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How does Shakespeare engage the interest of the audience in the ballroom scene?

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Introduction

How does Shakespeare engage the interest of the audience in the ballroom scene? The opening scene with the servants contains a dramatic effect, as the last scene is where Romeo was laying on the ground, looking up at the stars and telling his family and friends of a dream that he had the night before. Then the scene jumps into the Capulets kitchen where the serving men are complaining as to where the other people are to help them clean away. I think that Shakespeare put in this section because he didn't want us to forget that the families are rich and do have servants living in with them. Capulet greets his guests with a very warm, entertaining tone and also quite a comical one, whilst he comments on the ladies having corns on their toes, and that this is a reason as to why one woman will not dance with him. ...read more.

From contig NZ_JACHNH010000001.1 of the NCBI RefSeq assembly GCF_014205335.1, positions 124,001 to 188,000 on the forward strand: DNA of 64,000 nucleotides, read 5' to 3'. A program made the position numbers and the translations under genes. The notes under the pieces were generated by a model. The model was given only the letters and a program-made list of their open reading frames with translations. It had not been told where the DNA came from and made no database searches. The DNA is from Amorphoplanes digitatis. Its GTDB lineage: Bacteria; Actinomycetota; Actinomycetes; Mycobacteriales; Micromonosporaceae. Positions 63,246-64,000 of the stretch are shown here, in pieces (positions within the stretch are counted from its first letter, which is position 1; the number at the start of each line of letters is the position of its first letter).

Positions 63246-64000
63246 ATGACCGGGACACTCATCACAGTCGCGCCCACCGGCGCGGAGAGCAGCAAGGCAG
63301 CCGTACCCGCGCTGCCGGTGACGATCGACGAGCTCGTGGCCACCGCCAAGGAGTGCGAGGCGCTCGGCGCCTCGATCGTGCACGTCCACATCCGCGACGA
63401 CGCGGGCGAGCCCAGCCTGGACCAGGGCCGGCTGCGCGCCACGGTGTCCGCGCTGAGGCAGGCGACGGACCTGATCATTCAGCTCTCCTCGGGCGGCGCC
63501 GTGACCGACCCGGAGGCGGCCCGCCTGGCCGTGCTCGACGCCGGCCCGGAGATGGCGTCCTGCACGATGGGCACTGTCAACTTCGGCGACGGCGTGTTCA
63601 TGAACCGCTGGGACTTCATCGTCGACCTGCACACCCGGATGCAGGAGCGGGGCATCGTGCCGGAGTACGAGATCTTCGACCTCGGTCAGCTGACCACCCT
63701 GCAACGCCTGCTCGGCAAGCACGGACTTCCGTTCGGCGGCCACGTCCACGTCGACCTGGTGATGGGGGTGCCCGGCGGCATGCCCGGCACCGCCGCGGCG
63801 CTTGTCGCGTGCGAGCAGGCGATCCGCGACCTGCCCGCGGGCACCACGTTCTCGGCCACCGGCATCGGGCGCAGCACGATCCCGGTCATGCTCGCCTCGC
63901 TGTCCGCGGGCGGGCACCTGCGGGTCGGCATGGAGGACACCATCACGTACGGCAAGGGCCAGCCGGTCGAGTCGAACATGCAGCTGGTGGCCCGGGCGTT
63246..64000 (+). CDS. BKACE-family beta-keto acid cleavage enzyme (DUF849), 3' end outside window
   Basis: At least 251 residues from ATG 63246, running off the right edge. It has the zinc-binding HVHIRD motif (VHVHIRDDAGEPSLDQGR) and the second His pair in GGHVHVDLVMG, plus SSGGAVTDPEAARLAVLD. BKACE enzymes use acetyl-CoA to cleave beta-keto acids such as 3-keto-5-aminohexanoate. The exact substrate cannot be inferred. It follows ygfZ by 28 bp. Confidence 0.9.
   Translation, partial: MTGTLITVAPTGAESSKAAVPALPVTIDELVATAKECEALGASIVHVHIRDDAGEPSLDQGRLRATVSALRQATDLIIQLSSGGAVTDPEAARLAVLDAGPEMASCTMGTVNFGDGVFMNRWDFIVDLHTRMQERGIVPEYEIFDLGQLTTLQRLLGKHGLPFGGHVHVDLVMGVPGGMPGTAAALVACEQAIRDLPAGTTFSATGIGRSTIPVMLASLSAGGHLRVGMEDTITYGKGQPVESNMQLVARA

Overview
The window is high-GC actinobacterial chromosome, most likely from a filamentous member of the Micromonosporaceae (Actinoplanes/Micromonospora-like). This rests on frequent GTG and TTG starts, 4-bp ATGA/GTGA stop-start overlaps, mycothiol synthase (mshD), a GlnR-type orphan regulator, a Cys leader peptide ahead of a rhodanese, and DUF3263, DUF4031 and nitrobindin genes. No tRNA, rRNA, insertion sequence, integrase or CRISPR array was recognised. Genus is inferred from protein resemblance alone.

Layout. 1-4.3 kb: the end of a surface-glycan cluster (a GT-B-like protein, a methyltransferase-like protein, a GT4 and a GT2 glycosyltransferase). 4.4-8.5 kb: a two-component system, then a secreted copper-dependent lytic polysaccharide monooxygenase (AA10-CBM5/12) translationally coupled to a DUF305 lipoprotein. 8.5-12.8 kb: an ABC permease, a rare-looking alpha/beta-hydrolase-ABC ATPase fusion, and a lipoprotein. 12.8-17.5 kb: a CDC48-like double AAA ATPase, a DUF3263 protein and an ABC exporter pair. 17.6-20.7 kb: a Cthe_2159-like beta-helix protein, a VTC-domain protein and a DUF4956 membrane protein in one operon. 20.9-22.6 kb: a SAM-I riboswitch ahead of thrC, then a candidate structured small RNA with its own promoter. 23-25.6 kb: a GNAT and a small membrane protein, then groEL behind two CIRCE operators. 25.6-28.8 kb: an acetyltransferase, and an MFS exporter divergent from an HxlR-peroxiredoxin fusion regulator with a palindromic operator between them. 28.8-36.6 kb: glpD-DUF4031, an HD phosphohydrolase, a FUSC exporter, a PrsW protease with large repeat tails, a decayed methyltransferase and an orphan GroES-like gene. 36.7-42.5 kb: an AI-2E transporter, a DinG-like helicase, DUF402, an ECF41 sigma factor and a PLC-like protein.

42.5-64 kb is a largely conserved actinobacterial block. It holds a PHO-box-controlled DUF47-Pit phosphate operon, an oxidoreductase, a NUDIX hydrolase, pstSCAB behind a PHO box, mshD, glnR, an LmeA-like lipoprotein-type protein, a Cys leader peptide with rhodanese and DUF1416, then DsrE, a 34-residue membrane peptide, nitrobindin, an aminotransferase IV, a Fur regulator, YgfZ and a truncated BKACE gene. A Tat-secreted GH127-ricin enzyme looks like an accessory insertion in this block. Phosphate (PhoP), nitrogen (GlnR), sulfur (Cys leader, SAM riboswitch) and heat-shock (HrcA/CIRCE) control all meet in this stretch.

Middle

This gives us the impression of the speediness of time by saying how old his son is (30 years old) and how he is getting on and that he is too old to dance "For you and I are past our dancing days." Romeo has just entered the stage, so I would direct the actors to move away from him, but to be normal to him as he is wearing a mask and people cannot recognise him. The dancers would continue to dance, as he is just another guest to them, but they would move away from the door, as otherwise Romeo wouldn't be the center of attention. Capulet would be very near to him as he greets him like another guest. From Romeos first speech, you can tell that he has spotted Juliet from the entrance hall. The way in which the actor should deliver the line is whispering in the serving mans ear, gently leaning over to him but still looking at Juliet. ...read more.

Conclusion

Tybalt then swears to kill Romeo, but does not tell him to his face, but tells the Capulet, his uncle. Capulet reprimands him and tells him that there will be no duelling at his party, and tells Tybalt to let Romeo get on with what he is doing, as he wants no trouble. This heightens the dramatic tension at this point in the play as the audience thinks that there will shortly be a big fight in which Romeo will be mutually wounded and will die. Capulets speech, lines 82 - 87 is dramatically engaging as he is being happy and saying mad things, like "You are a princox". I would advise the actor to play this part with a very happy mood, and tell him to bounce and prance around the stage, rather loud but not loud enough to cause a scene. The actor must be happy when performing the part otherwise the effect will not be as great as it should be. ...read more.

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